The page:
Agile PM Process Grid–3.11 Planning Poker


In John Stenbeck’s book “PMI-ACP and Certified Scrum Professional Exam Prep and Desk Reference”, he creates an “agile project management process grid” which describes 87 processes used in agile project management.   These processes are divided into five process groups (Initiate, Plan, Iterate, Control, and Close), which are analogous to the five process groups in traditional project management, and seven knowledge areas which can be mapped, more or less, onto the ten knowledge areas in traditional project management.

Today’s post is about the process 3.11 Planning Poker, which is a tool used as part of doing the process 3.8 Sizing.  Sizing is the process of estimating the relative amount of development effort needed to complete a user story.   Planning poker is a tool used to accomplish this.

  1. Out of all the user stories, the team chooses a story that represents a midpoint, which could be referred to as a “medium” size user story.   Usually this story is given a value on the Fibonacci scale, typically 5 or 8 story points.
  2. Each successive story is shown to the team, together with a brief discussion to clarify what it entails.   Then each member of the team makes an independent vote with a deck of cards that have Fibonacci numbers on them.   So if the user story is about the same difficulty as the first “medium” story, then a person would assign it an “8”, let’s say, if that was the number assigned to the midpoint story mentioned in the paragraph above.   If it is a smaller user story, then each member of the team assigns it a value from 1, 2, 3, or 5; likewise, if it is a larger user story, the team member assigns it a value or 13, 21, or larger.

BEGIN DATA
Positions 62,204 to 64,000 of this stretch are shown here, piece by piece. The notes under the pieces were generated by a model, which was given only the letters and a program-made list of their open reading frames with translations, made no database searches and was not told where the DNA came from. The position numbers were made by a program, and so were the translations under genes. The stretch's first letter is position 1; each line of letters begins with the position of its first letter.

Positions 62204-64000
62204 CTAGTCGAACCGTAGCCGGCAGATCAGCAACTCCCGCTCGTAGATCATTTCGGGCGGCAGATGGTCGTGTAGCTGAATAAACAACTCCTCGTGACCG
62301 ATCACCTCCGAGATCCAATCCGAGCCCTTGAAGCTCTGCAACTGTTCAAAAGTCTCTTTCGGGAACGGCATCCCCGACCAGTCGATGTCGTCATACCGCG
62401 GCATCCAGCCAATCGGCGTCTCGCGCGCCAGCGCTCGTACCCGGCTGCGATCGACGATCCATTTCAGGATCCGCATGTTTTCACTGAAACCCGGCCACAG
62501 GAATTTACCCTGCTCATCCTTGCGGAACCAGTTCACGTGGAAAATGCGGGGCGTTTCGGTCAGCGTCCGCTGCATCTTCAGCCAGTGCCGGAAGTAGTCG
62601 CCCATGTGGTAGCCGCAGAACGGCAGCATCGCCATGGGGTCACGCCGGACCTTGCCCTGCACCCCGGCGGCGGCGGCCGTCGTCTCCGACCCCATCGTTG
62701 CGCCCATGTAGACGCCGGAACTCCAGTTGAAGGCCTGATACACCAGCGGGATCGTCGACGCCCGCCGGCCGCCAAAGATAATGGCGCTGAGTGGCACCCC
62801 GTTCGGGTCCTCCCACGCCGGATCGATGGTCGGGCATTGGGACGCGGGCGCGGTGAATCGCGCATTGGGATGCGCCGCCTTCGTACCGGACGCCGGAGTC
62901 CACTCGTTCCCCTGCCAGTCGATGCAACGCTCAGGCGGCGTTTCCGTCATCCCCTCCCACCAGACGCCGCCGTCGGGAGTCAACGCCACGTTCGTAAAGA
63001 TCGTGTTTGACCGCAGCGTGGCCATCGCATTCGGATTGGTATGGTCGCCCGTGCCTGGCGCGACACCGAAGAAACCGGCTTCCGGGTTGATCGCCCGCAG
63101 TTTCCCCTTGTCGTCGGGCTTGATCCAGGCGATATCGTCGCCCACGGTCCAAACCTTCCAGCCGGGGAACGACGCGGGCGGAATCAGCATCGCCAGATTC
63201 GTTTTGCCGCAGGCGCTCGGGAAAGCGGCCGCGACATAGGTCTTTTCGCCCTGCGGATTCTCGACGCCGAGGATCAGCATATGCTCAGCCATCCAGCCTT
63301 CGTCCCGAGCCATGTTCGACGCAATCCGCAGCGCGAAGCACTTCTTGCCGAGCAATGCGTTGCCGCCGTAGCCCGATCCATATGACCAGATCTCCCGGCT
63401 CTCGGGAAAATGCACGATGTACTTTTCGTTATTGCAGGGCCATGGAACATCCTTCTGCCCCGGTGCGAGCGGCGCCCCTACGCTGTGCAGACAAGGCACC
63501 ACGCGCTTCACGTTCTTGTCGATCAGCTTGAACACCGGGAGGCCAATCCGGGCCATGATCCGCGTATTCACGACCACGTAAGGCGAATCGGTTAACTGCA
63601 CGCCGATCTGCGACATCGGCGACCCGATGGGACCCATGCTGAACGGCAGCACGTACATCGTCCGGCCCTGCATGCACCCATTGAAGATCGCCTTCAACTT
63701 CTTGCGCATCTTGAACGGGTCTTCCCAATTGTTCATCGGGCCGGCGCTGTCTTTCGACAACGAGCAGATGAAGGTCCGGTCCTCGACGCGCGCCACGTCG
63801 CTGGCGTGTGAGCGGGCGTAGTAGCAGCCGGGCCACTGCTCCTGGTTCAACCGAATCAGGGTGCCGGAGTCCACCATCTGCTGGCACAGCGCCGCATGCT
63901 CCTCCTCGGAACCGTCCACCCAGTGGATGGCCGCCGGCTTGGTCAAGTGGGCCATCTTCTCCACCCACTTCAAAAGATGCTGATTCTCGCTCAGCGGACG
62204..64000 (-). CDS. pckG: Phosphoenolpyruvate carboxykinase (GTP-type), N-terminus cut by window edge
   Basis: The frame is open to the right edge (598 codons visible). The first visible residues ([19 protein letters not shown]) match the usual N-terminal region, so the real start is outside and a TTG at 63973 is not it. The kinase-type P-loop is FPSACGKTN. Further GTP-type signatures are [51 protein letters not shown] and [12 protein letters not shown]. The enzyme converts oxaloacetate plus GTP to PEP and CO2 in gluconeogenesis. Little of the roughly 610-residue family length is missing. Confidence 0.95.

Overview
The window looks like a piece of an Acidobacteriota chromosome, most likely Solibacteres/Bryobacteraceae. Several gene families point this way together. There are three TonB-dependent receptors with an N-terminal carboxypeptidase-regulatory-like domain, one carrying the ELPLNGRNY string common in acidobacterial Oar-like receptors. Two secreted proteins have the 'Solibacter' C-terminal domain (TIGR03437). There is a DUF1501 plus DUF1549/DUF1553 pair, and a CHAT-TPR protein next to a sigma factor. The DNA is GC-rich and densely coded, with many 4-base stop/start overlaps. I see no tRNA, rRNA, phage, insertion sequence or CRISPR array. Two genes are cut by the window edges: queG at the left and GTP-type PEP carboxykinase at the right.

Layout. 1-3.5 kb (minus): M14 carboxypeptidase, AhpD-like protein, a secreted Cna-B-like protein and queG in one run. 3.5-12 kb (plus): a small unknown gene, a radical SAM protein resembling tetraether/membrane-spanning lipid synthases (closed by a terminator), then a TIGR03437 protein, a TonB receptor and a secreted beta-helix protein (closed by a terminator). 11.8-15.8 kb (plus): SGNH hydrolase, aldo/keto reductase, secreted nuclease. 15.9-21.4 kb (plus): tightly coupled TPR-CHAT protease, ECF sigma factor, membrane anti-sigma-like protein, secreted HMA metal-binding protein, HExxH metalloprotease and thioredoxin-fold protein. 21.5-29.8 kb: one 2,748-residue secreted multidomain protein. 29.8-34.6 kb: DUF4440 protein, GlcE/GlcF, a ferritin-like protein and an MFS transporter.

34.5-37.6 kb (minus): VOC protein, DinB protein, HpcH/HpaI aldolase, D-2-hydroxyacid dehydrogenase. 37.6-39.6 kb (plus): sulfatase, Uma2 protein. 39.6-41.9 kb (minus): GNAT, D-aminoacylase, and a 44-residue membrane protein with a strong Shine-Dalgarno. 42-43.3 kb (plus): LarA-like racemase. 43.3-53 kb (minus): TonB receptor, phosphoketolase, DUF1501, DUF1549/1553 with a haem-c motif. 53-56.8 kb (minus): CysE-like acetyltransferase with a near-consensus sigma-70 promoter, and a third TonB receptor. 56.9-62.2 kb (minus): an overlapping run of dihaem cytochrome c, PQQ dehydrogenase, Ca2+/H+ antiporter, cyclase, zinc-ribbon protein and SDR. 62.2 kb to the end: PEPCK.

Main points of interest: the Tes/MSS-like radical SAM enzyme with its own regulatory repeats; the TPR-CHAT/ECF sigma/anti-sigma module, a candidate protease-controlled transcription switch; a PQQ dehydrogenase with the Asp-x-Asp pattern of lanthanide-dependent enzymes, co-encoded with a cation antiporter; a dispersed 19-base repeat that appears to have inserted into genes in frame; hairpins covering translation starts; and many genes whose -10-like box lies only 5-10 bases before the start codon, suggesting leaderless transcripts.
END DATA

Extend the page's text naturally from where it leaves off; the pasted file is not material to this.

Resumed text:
3. The votes are compared, and the person or persons who gave the lowest score out of the range of numbers given as a a vote has to explain the reason for the outlier estimate; likewise the person or persons with the highest score of the range of numbers must explain their vote as well.
  4. A revote is done until a consensus on the size of the story.
  5. If there is no consensus reached, then this could be because the story is too vague to be effectively estimated, and it is returned to the customer/proxy for further clarity.
  6. If there is a largest value allowed for a user story, say 21, and a consensus is reached that the particular user story is larger than the allowed maximum, then that story is returned to the customer/proxy for further decomposition.

John Stenbeck recommends that the Planning Poker meeting be facilitated by someone outside the team, either an agile coach or a Scrum Master from a different team.

Now the two dimensions of priority and size of a user story are combined in a process 3.12 Affinity Estimates, which is the subject of the next post.

In the next post, I will discuss how the three elements of a cross-functional team, planning poker, and Fibonacci numbers can help reduce three significant risks associated with estimating and sizing (processes 3.8 and 3.9).

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